OR36-4 miR-145 influences embryo implantation by regulating endometrial IGF1R expression

Program: Abstracts - Orals, Featured Poster Presentations, and Posters
Session: OR36-Ovarian & Uterine Function
Basic/Clinical
Monday, June 17, 2013: 11:15 AM-12:45 PM
Presentation Start Time: 12:00 PM
Room 104 (Moscone Center)
Youn-Jung Kang1, Karen Forbes*2 and John D Aplin2
1University of Oxford, Oxford, United Kingdom, 2University of Manchester, Manchester, United Kingdom
Implantation defects are a major cause of infertility. In-vitro fertilisation (IVF) can help to overcome this problem in some women, however implantation success rates after IVF still only lie at around 30%. It is estimated that up to two-thirds of repeated implantation failures (RIF) are due to defects in endometrial receptivity, so increased understanding of the mechanisms that regulate interaction of the embryo with the endometrium is required. Growth factors produced by the embryo, including IGF-I, are known to influence embryo development, but the molecules responsible for appropriate endometrial receptivity remain to be established. Some microRNAs (miRs), including miR-145, are upregulated in the endometrium of women with RIF, suggesting a role in regulating receptivity. In this study we investigated the role of miR-145 in regulating embryo/endometrial interaction.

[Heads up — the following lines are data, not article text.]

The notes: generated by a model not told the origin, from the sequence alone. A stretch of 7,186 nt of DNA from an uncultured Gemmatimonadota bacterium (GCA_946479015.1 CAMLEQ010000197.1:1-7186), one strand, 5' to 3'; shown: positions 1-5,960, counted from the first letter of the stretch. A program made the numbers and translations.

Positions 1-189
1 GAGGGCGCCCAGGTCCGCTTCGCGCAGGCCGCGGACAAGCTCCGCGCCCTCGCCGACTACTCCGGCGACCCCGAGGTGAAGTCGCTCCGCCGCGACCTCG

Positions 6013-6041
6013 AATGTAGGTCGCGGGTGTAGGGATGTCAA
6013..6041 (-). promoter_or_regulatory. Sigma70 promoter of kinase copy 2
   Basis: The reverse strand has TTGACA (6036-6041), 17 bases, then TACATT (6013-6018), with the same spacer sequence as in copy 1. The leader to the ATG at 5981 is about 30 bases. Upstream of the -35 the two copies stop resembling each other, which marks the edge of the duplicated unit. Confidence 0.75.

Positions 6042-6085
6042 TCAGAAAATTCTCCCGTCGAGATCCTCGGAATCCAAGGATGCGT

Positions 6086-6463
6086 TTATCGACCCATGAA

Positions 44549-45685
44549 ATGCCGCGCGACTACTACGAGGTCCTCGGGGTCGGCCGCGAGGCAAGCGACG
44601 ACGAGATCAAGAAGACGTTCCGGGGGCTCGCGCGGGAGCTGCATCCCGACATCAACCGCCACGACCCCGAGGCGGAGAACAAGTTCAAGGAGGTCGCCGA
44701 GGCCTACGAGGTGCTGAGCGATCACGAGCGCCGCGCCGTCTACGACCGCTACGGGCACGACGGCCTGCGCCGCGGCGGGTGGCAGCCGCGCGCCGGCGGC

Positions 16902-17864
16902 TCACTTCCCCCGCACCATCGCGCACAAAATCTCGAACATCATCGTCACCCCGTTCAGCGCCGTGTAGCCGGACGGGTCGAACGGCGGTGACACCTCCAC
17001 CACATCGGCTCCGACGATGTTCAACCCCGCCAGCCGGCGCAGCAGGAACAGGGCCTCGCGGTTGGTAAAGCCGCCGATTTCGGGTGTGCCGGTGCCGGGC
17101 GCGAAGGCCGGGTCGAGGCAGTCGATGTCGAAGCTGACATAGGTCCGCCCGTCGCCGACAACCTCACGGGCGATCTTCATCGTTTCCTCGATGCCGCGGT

To overcome difficulties associated with investigating implantation in vivo, we utilised two in vitro models: mouse embryos, and a model in which the implanting embryo is replaced by embryo-sized beads (Affi-gel Blue; Bio-rad; 80–150μm). Beads preloaded with IGF-I (100ng/ml;2h) were transferred to human endometrial epithelial Ishikawa cells (as a model of the uterine luminal epithelium). Both mouse embryos and ligand-conjugated beads (but not control beads) attached to the apical surface of confluent cells. To examine whether miR-145 could influence this process, Ishikawa cells were transfected with a synthetic pre-miR-145 mimetic (100 nM) or negative control pre-miR for 48 h. Attachment of IGF-bearing beads or embryos was monitored microscopically and quantified using a stability scale. Embryos or IGF-I-loaded beads reached 70% on the scale when cells had been transfected with negative control pre-miR, but following miR-145-overexpression, the stability of embryos or beads was reduced by at least 80% relative to control. To explore the mechanism further, we investigated the gene targets of miR-145. Western blot analysis revealed that miR-145 overexpression decreased IGF1R expression to 14% of control.  IGF1R knockdown reduced bead attachment stability to 11% of the control level.

In summary, by utilising two novel in-vitro models of implantation,  we have begun to dissect the molecular mechanisms regulating embryo-endometrial attachement. Using this model we have revealed that IGF1R is a critical component within the endometrium that is required for successful implantation. Furthermore, IGF1R expression is closely regulated by miR-145. We hypothesise that miR-145 overexpression causes infertility by blocking embryo (IGF-I)–maternal (IGF1R) interactions at implantation.

Nothing to Disclose: YJK, KF, JDA

*Please take note of The Endocrine Society's News Embargo Policy at http://www.endo-society.org/endo2013/media.cfm

Sources of Research Support: KF is supported by a University of Manchester Stepping Stone Fellowship